The MicroMasters in DEDP brings innovation one step further by offering a brand new pricing structure based solely on income. Students are charged a personalized course fee determined by their ability to pay, no matter where in the world they live. There are no formal prerequisites for enrolling in the MicroMasters, which removes a major barrier in access to education, and the number of courses a learner takes at one time is flexible as well.
The MicroMasters in DEDP equips students with the practical skills and theoretical knowledge to tackle some of the most pressing challenges facing developing countries and the world’s poor. Through five online courses and five in-person proctored exams at facilities around the globe, the MicroMasters in DEDP prepares learners to bring a data-driven perspective to development policy.
Students will acquire a theoretical foundation in microeconomics, probability, and statistics while gaining practical experience through exposure to real-life scenarios and step-by-step training on how to conduct randomized controlled evaluations, a method used by J-PAL affiliates to measure the impact of a policy or program. Learners will also develop the ability to carry out the economic analyses of programs, get involved in hands-on data analysis, and acquire key skills needed to run randomized evaluations in the field.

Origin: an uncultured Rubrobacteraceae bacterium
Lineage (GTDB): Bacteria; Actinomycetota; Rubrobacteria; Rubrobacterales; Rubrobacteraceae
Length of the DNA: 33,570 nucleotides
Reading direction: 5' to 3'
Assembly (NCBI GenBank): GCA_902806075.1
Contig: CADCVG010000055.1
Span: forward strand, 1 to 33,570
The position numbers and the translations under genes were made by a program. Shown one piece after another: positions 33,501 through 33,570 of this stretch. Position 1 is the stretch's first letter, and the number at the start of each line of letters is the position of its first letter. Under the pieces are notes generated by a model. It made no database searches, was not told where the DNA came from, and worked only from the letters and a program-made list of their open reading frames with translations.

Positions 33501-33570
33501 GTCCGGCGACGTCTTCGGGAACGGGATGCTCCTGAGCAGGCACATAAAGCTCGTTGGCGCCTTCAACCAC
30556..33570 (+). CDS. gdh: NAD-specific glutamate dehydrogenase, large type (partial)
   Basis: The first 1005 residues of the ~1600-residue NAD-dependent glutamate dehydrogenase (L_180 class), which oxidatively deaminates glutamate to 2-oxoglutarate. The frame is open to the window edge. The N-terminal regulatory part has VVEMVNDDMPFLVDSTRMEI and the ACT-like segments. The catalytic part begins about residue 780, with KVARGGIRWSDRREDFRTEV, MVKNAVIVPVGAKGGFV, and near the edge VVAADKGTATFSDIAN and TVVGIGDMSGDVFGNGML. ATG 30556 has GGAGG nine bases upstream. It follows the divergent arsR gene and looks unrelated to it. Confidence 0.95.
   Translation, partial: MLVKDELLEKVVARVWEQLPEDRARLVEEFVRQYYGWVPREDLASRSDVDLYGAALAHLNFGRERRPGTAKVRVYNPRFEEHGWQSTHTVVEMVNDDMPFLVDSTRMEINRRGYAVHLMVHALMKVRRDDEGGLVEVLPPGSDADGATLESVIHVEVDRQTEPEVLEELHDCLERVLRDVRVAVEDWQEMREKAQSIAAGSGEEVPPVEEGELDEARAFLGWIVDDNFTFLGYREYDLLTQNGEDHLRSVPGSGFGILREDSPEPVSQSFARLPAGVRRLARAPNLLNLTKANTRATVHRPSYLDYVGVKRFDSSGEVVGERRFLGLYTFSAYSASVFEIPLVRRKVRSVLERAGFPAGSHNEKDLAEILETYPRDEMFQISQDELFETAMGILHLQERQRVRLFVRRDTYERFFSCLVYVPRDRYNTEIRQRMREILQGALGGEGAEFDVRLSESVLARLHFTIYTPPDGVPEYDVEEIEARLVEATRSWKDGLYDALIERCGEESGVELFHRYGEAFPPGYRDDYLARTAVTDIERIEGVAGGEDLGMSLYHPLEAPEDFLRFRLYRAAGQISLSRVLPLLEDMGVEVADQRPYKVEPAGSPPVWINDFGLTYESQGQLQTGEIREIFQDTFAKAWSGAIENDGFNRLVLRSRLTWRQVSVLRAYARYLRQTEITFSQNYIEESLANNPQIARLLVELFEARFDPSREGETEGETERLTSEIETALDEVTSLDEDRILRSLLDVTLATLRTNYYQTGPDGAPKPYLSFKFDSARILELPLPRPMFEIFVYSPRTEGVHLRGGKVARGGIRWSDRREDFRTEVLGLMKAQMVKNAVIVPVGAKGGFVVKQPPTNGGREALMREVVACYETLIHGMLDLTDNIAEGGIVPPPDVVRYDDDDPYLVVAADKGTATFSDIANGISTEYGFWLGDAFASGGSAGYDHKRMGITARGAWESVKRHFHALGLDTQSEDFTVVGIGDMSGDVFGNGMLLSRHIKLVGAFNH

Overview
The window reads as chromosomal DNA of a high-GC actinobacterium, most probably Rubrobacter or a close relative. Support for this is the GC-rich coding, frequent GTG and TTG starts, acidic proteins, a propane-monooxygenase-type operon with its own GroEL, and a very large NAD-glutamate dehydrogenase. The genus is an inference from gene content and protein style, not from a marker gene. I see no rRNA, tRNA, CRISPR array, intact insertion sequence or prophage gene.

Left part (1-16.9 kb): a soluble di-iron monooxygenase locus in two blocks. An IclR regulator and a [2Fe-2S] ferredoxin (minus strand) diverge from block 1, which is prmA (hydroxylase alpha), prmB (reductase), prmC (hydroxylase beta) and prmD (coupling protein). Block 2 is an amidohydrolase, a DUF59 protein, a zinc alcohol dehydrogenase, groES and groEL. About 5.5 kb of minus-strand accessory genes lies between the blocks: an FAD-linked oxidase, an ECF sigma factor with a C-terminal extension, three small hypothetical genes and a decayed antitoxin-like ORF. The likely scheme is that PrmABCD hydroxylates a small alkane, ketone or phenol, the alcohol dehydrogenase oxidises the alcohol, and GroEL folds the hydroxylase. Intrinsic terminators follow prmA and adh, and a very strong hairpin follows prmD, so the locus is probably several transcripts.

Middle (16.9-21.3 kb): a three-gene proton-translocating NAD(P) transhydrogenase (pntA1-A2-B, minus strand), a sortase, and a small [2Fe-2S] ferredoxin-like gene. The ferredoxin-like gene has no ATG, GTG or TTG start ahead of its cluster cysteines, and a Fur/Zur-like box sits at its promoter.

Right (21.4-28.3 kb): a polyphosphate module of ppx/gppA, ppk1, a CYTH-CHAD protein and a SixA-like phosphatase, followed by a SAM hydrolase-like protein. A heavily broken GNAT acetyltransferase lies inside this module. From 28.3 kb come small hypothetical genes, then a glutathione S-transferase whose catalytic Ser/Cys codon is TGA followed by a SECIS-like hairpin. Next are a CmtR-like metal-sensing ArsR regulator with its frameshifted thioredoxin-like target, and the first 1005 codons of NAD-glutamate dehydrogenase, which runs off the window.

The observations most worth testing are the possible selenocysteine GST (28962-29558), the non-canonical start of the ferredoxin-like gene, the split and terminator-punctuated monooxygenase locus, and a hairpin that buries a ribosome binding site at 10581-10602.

“Students who earn the MicroMasters credential and master’s degree in DEDP will come out ready to be leaders in their field and to change the world,” says Duflo. “They’ll acquire the tools to be creative, analytical thinkers who will reinvent antipoverty policy. And they’ll gain the courage and skills to put all their ideas to the test, and fail, and try again until they succeed.”
“My ideal world is one where development practitioners come at whatever they are doing as a matter of solving a problem with the best tools, sharpest ideas, and the most sophisticated learning strategies available to them,” says Banerjee. “Poverty is a solvable problem, as long as we have the patience to keep trying and the will and the clarity to keep learning from our experience; I hope that this program will serve as a midwife to that process.”